The relationship between multiple deprivation and severity of glaucoma at diagnosis
March 01, 2024

The relationship between multiple deprivation and severity of glaucoma at diagnosis

BACKGROUND: Socioeconomic deprivation is associated with higher odds of chronic diseases, with many individuals living with more than one illness. This study aimed to examine the relationship between deprivation and severity of glaucoma at diagnosis, an important risk factor for glaucoma blindness.

METHODS: A retrospective study of 472 consecutive patients referred by community optometrists to the glaucoma clinic at a university hospital was performed. Glaucoma severity was determined by standard automated perimetry mean deviation (MD) in the worse eye. The Scottish Index of Multiple Deprivation (SIMD) was determined for each patient as a measure of deprivation based on postcode. Regression analyses were performed to determine the relationship between visual field MD and SIMD.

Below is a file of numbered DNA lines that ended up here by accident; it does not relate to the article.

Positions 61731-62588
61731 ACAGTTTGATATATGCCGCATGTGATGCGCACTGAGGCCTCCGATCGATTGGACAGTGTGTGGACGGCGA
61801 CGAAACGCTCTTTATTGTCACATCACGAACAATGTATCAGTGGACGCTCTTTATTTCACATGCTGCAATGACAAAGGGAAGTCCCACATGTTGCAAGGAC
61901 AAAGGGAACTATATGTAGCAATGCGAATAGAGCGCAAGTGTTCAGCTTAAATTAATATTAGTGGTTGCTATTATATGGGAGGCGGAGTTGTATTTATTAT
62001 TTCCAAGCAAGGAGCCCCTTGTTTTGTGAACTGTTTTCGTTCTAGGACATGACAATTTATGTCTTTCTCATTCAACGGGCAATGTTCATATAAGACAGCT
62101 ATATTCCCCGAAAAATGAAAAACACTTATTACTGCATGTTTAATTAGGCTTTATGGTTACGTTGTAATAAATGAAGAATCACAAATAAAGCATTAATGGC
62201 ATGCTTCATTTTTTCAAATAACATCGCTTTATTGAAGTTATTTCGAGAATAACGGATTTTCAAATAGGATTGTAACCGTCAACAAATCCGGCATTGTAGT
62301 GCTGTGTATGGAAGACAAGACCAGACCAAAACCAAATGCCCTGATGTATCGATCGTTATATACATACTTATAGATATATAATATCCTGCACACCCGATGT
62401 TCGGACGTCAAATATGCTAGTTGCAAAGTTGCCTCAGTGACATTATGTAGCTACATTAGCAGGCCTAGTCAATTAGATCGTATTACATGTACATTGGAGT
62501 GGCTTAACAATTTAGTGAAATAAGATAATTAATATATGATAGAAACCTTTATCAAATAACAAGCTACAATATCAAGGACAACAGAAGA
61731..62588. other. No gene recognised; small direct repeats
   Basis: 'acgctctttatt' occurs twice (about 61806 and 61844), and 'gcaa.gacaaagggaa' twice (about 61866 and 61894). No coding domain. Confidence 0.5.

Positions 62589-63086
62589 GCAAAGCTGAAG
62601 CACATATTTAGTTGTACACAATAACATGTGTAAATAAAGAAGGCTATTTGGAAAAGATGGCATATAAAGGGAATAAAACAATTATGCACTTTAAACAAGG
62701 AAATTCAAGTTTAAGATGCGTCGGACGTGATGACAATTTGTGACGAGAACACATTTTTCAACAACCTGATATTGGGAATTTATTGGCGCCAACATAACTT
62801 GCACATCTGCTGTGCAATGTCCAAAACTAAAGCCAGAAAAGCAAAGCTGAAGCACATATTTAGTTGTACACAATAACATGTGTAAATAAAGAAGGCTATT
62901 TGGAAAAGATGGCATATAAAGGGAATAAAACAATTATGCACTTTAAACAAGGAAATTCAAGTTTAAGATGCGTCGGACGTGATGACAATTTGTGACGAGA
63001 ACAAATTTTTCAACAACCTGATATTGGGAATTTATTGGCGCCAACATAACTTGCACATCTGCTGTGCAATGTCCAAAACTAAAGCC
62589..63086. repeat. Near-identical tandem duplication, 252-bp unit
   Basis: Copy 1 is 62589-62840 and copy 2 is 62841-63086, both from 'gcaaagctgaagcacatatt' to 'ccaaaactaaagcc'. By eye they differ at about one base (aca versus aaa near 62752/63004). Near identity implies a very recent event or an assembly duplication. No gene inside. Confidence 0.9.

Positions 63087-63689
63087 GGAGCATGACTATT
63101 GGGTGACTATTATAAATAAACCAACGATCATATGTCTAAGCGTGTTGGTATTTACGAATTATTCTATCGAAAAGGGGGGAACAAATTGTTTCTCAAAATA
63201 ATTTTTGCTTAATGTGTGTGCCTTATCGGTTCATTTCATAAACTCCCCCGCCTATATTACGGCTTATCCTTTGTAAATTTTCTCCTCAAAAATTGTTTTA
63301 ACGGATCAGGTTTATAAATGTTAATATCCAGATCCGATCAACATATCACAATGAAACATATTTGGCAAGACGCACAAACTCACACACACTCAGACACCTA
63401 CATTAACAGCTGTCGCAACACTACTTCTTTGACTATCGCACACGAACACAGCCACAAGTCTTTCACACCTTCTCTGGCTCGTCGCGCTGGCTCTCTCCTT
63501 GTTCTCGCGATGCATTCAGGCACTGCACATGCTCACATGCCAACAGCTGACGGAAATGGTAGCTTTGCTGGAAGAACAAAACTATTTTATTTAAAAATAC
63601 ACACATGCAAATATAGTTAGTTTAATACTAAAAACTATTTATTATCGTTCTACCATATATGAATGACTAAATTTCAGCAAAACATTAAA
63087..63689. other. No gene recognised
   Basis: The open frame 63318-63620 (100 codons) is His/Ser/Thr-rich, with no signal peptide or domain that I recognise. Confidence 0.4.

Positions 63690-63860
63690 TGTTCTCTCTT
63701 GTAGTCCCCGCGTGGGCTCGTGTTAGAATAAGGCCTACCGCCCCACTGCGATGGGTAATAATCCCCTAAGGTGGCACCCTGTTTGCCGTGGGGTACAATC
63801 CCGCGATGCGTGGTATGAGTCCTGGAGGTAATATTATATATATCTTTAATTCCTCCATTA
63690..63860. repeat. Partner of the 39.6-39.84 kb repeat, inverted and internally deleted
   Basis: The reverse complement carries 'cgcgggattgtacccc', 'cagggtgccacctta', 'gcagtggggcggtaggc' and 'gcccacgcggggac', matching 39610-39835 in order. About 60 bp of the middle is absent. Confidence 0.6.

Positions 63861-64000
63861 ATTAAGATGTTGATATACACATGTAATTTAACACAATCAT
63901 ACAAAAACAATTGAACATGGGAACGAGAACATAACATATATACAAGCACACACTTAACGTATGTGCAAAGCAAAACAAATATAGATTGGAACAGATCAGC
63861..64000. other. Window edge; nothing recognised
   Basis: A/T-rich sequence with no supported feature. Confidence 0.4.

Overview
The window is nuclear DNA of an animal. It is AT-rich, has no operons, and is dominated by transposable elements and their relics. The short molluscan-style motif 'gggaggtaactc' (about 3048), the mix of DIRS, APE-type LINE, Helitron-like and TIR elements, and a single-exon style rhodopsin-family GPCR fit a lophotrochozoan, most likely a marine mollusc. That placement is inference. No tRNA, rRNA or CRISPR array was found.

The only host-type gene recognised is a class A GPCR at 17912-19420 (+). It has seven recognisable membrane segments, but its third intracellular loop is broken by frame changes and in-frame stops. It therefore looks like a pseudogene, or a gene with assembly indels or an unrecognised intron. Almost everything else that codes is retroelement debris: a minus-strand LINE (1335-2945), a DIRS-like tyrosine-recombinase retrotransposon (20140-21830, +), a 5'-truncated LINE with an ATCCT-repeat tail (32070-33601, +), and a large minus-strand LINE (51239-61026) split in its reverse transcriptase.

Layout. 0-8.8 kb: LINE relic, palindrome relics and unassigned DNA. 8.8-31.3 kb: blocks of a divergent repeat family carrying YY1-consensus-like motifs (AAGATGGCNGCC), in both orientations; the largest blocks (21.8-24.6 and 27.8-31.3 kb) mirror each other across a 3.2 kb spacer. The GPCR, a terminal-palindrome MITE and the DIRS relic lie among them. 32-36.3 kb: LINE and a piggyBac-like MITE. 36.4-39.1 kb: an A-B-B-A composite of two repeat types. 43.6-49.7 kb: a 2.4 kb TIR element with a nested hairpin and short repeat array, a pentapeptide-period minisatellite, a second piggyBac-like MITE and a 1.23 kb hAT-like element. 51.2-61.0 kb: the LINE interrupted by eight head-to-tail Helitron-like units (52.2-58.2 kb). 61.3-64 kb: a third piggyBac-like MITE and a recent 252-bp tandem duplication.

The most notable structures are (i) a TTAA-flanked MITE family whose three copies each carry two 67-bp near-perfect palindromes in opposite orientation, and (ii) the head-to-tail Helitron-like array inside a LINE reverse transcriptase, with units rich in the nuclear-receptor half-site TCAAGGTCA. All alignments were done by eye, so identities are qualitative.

RESULTS: There was a significant relationship between higher levels of deprivation (lower SIMD) and worse severity of glaucoma at diagnosis. 32 of 472 patients (6.8%) had a MD of ≤-6 dB and 11 (2.3%) ≤-12 dB in their better eye. MD in the worse eye was 0.04 dB (95% CI 0.014 to 0.062 dB, P = 0.002) worse for each 100-point decrease in SIMD, with lower SIMD indicating a higher level of deprivation. A higher proportion of patients living in most deprived areas had a MD ≤ -6 dB or ≤ -12 dB at presentation compared to those living in the least deprived areas (14.3% versus 6.8% for ≤ -6 dB and 4.8% versus 0.8% for ≤ -12 dB).

CONCLUSIONS: Higher levels of deprivation were associated with worse glaucoma severity at presentation. The reasons for poorer outcomes in those from more deprived communities need further study so that inequalities can be addressed and the frequency of patients presenting with advanced glaucoma reduced.

© 2023. The Author(s), under exclusive licence to The Royal College of Ophthalmologists.
Eye (Lond). 2023 Mar 23;1-6. doi: 10.1038/s41433-023-02508-w. Online ahead of print.

PMID: 36959313 PMCID: PMC10035976 DOI: 10.1038/s41433-023-02508-w

NGP Papers manager: Carlo Cutolo